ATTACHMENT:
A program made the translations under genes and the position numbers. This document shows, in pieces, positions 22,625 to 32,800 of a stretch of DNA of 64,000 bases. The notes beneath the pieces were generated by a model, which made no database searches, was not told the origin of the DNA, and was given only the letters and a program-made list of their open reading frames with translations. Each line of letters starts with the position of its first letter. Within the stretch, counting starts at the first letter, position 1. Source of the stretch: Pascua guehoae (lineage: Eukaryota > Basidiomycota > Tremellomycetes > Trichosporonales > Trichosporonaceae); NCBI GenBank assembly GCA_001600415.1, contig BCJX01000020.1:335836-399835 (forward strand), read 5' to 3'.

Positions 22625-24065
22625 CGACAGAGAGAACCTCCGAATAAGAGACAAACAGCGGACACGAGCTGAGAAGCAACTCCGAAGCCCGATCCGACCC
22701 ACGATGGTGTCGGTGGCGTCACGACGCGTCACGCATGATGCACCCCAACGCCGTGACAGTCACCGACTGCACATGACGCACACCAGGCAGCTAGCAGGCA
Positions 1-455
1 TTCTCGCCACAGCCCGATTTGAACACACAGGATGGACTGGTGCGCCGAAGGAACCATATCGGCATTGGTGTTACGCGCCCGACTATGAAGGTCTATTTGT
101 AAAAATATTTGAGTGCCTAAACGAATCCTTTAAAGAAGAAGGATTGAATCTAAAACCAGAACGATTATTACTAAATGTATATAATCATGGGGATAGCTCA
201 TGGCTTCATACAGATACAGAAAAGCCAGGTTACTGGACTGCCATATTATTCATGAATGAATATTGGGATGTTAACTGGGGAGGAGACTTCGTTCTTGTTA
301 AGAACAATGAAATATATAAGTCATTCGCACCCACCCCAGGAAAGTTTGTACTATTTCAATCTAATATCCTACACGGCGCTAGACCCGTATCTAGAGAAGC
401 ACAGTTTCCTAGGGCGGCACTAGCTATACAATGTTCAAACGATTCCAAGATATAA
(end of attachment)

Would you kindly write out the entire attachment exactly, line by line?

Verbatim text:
A program made the translations under genes and the position numbers. This document shows, in pieces, positions 22,625 to 32,800 of a stretch of DNA of 64,000 bases. The notes beneath the pieces were generated by a model, which made no database searches, was not told the origin of the DNA, and was given only the letters and a program-made list of their open reading frames with translations. Each line of letters starts with the position of its first letter. Within the stretch, counting starts at the first letter, position 1. Source of the stretch: Pascua guehoae (lineage: Eukaryota > Basidiomycota > Tremellomycetes > Trichosporonales > Trichosporonaceae); NCBI GenBank assembly GCA_001600415.1, contig BCJX01000020.1:335836-399835 (forward strand), read 5' to 3'.

Positions 22625-24065
22625 CGACAGAGAGAACCTCCGAATAAGAGACAAACAGCGGACACGAGCTGAGAAGCAACTCCGAAGCCCGATCCGACCC
22701 ACGATGGTGTCGGTGGCGTCACGACGCGTCACGCATGATGCACCCCAACGCCGTGACAGTCACCGACTGCACATGACGCACACCAGGCAGCTAGCAGGCA
Positions 1-455
1 TTCTCGCCACAGCCCGATTTGAACACACAGGATGGACTGGTGCGCCGAAGGAACCATATCGGCATTGGTGTTACGCGCCCGACTATGAAGGTCTATTTGT
101 AAAAATATTTGAGTGCCTAAACGAATCCTTTAAAGAAGAAGGATTGAATCTAAAACCAGAACGATTATTACTAAATGTATATAATCATGGGGATAGCTCA
201 TGGCTTCATACAGATACAGAAAAGCCAGGTTACTGGACTGCCATATTATTCATGAATGAATATTGGGATGTTAACTGGGGAGGAGACTTCGTTCTTGTTA
301 AGAACAATGAAATATATAAGTCATTCGCACCCACCCCAGGAAAGTTTGTACTATTTCAATCTAATATCCTACACGGCGCTAGACCCGTATCTAGAGAAGC
401 ACAGTTTCCTAGGGCGGCACTAGCTATACAATGTTCAAACGATTCCAAGATATAA